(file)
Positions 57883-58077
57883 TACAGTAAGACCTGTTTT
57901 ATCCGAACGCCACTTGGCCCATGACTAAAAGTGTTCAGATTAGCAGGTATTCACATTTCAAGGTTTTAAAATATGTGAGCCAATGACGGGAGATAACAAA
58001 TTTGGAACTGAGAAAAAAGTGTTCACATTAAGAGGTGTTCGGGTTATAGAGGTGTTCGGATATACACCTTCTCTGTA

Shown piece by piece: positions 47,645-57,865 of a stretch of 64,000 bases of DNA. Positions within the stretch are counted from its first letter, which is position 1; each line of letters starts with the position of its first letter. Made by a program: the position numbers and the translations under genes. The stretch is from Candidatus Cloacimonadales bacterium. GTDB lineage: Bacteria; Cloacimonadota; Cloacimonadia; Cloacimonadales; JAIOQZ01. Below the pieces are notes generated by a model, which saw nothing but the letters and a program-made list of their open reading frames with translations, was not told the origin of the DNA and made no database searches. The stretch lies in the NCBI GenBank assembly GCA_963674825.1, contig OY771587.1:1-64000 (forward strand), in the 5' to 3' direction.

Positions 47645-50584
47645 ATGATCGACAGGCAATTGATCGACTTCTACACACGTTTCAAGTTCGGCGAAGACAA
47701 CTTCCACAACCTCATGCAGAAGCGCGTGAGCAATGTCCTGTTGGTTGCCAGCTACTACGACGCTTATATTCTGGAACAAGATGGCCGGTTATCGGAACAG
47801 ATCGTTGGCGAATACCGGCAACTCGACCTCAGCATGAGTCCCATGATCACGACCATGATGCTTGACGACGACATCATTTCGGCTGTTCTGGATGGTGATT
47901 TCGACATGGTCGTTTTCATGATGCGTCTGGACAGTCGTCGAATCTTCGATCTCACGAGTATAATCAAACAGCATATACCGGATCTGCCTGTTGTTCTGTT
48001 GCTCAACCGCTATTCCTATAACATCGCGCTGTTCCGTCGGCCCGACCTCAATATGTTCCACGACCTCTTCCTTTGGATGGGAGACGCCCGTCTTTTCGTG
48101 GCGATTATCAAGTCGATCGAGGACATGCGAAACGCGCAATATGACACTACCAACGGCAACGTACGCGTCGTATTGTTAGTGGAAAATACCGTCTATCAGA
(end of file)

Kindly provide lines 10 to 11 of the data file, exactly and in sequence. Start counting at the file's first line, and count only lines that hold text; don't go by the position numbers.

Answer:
47901 TCGACATGGTCGTTTTCATGATGCGTCTGGACAGTCGTCGAATCTTCGATCTCACGAGTATAATCAAACAGCATATACCGGATCTGCCTGTTGTTCTGTT
48001 GCTCAACCGCTATTCCTATAACATCGCGCTGTTCCGTCGGCCCGACCTCAATATGTTCCACGACCTCTTCCTTTGGATGGGAGACGCCCGTCTTTTCGTG